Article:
Climate Dynamics

, Volume 43, Issue 11, pp 3071-3089

First online:

Recent climatic trends in the tropical Atlantic

  • Jacques ServainAffiliated withInstitut de Recherche pour le Développement (IRD), UMR-182, LOCEAN, Université Paris-6Fundação Cearense de Meteorologia e Recursos Hídricos (FUNCEME) Email author 
  • , Guy CaniauxAffiliated withCRNM/GAME (Météo-France/CNRS)
  • , Yves K. KouadioAffiliated withLaboratoire de Physique de l’Atmosphère (LPA), UFR-SSMT, University of Cocody
  • , Michael J. McPhadenAffiliated withPacific Marine Environmental Laboratory, NOAA
  • , Moacyr AraujoAffiliated withDepartamento de Oceanografia, Universidade Federal de Pernambuco

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A homogeneous monthly data set of sea surface temperature (SST) and pseudo wind stress based on in situ observations is used to investigate the climatic trends over the tropical Atlantic during the last five decades (1964–2012). After a decrease of SST by about 1 °C during 1964–1975, most apparent in the northern tropical region, the entire tropical basin warmed up. That warming was the most substantial (>1 °C) in the eastern tropical ocean and in the longitudinal band of the intertropical convergence zone. Surprisingly, the trade wind system also strengthened over the peirod 1964–2012. Complementary information extracted from other observational data sources confirms the simultaneity of SST warming and the strengthening of the surface winds. Examining data sets of surface heat flux during the last few decades for the same region, we find that the SST warming was not a consequence of atmospheric heat flux forcing. Conversely, we suggest that long-term SST warming drives changes in atmosphere parameters at the sea surface, most notably an increase in latent heat flux, and that an acceleration of the hydrological cycle induces a strengthening of the trade winds and an acceleration of the Hadley circulation. These trends are also accompanied by rising sea levels and upper ocean heat content over similar multi-decadal time scales in the tropical Atlantic. Though more work is needed to fully understand these long term trends, especially what happens from the mid-1970’s, it is likely that changes in ocean circulation involving some combination of the Atlantic meridional overtuning circulation and the subtropical cells are required to explain the observations.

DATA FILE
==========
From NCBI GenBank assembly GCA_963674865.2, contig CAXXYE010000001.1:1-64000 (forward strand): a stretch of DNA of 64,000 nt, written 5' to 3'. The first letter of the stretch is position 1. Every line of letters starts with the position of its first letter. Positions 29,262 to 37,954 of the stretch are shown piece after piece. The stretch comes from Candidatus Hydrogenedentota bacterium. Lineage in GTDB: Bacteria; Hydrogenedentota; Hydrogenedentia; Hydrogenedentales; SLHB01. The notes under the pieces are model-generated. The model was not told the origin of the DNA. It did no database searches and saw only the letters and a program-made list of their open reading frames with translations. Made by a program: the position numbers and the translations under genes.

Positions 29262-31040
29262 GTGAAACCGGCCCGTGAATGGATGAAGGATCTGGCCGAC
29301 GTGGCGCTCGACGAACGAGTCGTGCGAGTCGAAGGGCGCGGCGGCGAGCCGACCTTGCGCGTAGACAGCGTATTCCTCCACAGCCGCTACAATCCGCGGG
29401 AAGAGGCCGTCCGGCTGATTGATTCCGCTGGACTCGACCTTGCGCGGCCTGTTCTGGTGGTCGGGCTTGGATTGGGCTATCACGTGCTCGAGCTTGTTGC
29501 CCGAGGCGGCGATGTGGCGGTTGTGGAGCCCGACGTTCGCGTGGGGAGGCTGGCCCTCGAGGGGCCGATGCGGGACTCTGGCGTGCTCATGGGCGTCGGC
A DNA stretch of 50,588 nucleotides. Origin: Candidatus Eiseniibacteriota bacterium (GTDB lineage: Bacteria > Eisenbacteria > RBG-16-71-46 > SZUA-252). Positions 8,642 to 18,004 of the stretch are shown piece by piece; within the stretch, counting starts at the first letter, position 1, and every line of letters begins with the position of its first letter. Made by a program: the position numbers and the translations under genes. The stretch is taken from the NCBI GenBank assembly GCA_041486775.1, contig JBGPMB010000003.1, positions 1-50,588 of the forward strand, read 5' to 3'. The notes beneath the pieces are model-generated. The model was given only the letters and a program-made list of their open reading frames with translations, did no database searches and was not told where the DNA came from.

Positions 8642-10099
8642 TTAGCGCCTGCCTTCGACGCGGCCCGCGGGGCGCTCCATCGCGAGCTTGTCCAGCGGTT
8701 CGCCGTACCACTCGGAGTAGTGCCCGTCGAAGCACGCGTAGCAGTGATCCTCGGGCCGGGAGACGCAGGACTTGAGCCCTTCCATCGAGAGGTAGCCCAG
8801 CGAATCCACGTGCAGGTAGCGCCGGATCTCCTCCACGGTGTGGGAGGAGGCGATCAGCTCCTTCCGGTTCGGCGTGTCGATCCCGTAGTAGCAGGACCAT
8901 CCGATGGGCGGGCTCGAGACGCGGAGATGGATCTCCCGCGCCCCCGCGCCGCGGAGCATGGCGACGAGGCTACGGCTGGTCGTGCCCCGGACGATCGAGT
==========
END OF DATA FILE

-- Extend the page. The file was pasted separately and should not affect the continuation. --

Tropical Atlantic Climatic trends Long-term warming